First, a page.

© ArmanArchitecture

ArmanArchitecture Creates a ‘Place of Trust’ at Phoenix Beirut Harbor

Beirut, Lebanon

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Phoenix Beirut Harbor – This is the site where the tragic explosion of August 4, 2020 occurred in Beirut. In Memory of the lives lost, and in the sprit of rebuilding Beirut into an equitable 21st century sea port city, our proposal reimagines the 2.1 million sq. m parcel as a New Spine of cultural, economic and accommodation hub for the city. It is a place to gather with ‘Trust’ of one another, secure and welcoming. It is a place where commerce thrives. It is a place where diverse culture is celebrated. It is a place where science, education, music & performing art has a home. In other words it is a place to live – a place to Thrive conflict free!

Architizer chatted with Arman Chowdhury AIA, Founding Principal at ArmanArchitecture to learn more about this project.

Architizer: What inspired the initial concept for your design?

Arman Chowdhury: Create a parallel spine of green and civic spaces that would give the city a ‘Living Room’, to be accessed by all neighborhoods in Beirut

With a history mired in political and sectarian strife, we recognized very early on that the master planning should be a tool to bring people together, to create a ‘Place of Trust’. To have an equitable stake in the development for all denizen of Beirut is the paramount objective. It is to demonstrate and engage the youth of Beirut that there is indeed an alternate path to the past lived history, that Beirut is from all backgrounds can live in a thriving aspiring peaceful society.

The master planning sought primarily to bring down political barriers and provide equitable engagement for all in a secured place. That becomes the guiding principle when envisioning the programs in this very opportune seafront district and unique geography.

© ArmanArchitecture

© ArmanArchitecture

What do you believe is the most unique or ‘standout’ component of the project?

This becomes a difficult question to answer, as Parts of the Whole contributes to the overall success of the scheme. But if we were to try, the ‘Standout’ components of the project would be those that gives identity and pride to Beirut, even at the subconscious level. Thus we would say it is the combination of the three main features of the waterfront in the scheme. First when we talk about identity, we evoke the image of the self, so in this case it would be the ‘A’ frame tower to the west that literally acts as the gateway to the harbor. The second in the act would be the iconic sail shaped condotel touristic development that harkens back to the maritime history of Beirut. And the third act would be the very literal water cube aquarium complex on the east end of the waterfront, where while walking through the cubes evokes the memory of the streets of old Beirut.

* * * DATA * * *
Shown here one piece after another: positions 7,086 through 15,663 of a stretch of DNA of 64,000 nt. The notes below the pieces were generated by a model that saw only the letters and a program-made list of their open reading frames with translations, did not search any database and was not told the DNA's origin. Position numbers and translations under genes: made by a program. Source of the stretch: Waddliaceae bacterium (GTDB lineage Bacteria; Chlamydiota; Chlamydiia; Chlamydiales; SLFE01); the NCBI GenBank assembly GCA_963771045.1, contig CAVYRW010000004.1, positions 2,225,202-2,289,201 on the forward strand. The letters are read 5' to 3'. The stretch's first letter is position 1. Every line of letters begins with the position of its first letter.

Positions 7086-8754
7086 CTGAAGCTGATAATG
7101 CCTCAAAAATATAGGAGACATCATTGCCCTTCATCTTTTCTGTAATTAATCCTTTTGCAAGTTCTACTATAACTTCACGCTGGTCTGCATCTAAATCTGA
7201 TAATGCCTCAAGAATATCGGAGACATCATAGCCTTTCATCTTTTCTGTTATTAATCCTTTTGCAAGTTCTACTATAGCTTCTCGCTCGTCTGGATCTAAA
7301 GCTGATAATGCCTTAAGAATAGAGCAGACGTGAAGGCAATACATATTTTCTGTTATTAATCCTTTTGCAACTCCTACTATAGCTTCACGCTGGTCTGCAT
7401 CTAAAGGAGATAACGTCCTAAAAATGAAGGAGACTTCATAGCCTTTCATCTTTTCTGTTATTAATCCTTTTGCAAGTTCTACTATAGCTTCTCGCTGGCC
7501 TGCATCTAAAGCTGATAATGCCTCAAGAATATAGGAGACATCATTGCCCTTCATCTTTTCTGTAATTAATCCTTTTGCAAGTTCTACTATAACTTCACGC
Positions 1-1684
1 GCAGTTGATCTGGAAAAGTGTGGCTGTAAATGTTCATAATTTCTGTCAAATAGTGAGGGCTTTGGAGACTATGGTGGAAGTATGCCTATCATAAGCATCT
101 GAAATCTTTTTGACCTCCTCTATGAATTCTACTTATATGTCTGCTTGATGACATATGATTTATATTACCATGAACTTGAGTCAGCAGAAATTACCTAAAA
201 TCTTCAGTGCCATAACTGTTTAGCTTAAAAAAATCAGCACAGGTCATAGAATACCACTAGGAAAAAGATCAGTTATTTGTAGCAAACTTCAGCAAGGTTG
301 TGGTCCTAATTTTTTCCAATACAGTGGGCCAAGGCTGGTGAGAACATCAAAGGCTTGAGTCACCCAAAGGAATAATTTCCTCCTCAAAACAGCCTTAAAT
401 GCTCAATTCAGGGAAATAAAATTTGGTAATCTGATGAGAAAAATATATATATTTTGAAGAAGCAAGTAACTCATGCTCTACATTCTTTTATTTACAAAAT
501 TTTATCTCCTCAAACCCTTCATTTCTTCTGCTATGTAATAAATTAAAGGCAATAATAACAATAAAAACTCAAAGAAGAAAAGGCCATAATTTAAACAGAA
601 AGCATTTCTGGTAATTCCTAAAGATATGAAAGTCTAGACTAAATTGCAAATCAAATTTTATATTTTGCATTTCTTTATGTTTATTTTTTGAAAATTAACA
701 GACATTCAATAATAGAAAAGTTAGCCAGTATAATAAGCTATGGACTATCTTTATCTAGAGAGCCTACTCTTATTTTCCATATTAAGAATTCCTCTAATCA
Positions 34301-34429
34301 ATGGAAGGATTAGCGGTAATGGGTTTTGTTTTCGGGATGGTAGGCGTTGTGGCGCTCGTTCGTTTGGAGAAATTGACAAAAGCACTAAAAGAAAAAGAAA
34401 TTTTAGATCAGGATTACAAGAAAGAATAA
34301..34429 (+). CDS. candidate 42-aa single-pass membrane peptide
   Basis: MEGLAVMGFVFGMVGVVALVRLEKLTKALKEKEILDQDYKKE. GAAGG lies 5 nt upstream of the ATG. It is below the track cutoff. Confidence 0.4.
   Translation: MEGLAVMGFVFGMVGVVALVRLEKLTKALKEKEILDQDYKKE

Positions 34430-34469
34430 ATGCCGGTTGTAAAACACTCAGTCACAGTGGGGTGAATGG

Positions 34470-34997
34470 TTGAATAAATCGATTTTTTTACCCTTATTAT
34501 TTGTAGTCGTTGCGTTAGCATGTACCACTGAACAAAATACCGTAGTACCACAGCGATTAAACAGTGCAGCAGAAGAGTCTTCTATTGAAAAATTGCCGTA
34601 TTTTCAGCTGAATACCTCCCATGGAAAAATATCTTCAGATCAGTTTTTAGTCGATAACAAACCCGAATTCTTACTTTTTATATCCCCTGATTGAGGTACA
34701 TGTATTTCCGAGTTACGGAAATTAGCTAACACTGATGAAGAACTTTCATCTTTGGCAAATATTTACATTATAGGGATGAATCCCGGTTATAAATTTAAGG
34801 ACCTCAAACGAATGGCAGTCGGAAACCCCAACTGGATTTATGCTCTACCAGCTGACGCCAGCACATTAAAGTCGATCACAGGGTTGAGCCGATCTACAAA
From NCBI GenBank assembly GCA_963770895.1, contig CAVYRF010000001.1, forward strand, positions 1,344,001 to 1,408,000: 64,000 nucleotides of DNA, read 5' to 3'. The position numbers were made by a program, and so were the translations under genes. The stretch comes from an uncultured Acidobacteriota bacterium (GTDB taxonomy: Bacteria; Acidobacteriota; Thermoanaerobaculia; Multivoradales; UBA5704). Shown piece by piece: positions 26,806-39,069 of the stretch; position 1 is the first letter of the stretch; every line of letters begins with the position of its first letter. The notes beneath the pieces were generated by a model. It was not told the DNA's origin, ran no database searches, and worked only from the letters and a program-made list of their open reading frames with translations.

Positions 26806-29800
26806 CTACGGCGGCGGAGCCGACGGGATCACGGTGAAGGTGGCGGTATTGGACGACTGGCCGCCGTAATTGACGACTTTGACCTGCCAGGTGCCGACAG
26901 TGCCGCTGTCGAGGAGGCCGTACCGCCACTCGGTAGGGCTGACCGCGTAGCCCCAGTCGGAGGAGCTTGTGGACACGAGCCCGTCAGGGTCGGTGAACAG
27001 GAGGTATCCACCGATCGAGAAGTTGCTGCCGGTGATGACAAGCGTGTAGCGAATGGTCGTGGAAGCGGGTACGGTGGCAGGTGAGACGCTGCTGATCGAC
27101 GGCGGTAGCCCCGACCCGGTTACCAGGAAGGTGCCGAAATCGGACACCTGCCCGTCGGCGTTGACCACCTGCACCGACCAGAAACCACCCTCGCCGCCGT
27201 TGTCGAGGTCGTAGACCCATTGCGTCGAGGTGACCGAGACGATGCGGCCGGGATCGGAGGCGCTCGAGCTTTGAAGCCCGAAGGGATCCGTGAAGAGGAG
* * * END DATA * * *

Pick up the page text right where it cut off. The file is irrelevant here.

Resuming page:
© ArmanArchitecture

© ArmanArchitecture

What was the greatest design challenge you faced during the project, and how did you navigate it?

Believe it or not, it was none of the designed aspects of the project but to first understand the nature of the problem itself. You see Beirut has a very rich history and none of it is plain sailing. There are a lot of nuances, conflicts but Beirut is probably one of the most diverse yet coexistent society in history one may come across. We were amazed to learn the rich history of each of the sectarian groups yet were equally amazed at how one couldn’t simply walk from end of the city to the other because of underlying sectarian strife. We professed, that couldn’t be the answer for a city. So how do we propose a solution that would actually work; in not negating what has been, but to work to untangle this mistrust that has developed throughout the centuries? So through a lot of rigor we came to the notion of a neutral ‘Apolitical’ Spine that gave an alternate engagement with the city.

© ArmanArchitecture

© ArmanArchitecture

How did the context of your project — environmental, social or cultural — influence your design?

Speaking for Environmental influences, we assessed that the sea port with its multitudes of shipping containers and gantry cranes cannot be and shouldn’t be the front porch of Beirut. The port has to be there for commerce, but need not be the character defining shoreline of Beirut. So our proposal was to remove the part of the port that faced residential neighborhoods and flip it to the east away from urban living.

Social construct wise, we understood there has to be sense of belonging and ownership. Each of the component of the development was strictly catered towards the displaced inhabitants and businesses by the 2020 blast. Be it the commercial, or residential towers, or the ‘Souks’, funding priority is given to those effected stake holders or be in preferential partnership with new investors.

© ArmanArchitecture

© ArmanArchitecture

How do you believe this project represents you or your firm as a whole?

We believe our architecture is NOT about architecture at all, but rather an act of bettering the groups condition. This betterment is just not keeping in with the status quo but with an answer to ‘what can be’, and then ‘what should be’. Our solution to this project, we believe, is exactly that. It is an alternate future that is not only viable but manifest the best that Beirut and its inhabitants can aspire to.

© ArmanArchitecture

© ArmanArchitecture

© ArmanArchitecture

© ArmanArchitecture

© ArmanArchitecture

© ArmanArchitecture

© ArmanArchitecture

© ArmanArchitecture

Credits / Team Members

Belinda Yang

Sea-Art Digital Technology Co., Ltd. for digital visualization

For more on Phoenix Beirut Harbor, please visit the in-depth project page on Architizer.

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